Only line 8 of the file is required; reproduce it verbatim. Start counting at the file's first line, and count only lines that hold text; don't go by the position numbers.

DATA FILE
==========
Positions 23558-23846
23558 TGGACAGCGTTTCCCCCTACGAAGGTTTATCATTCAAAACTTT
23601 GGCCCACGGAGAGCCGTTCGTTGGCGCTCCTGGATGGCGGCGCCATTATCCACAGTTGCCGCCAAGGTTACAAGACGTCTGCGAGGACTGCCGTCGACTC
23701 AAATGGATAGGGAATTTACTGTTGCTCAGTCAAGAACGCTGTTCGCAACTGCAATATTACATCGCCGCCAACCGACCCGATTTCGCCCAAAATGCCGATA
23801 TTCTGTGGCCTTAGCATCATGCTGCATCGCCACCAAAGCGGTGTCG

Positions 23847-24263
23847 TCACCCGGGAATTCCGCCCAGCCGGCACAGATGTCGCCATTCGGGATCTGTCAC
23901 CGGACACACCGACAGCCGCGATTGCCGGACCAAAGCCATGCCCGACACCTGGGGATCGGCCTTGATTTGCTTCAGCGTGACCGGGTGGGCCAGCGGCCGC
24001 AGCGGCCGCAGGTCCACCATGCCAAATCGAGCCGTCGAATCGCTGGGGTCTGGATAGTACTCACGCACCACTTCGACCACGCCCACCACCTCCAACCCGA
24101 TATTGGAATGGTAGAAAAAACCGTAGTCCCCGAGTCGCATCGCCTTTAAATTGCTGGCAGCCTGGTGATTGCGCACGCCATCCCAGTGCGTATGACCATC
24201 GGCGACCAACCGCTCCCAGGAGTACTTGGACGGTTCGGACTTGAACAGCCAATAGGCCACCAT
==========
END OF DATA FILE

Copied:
23901 CGGACACACCGACAGCCGCGATTGCCGGACCAAAGCCATGCCCGACACCTGGGGATCGGCCTTGATTTGCTTCAGCGTGACCGGGTGGGCCAGCGGCCGC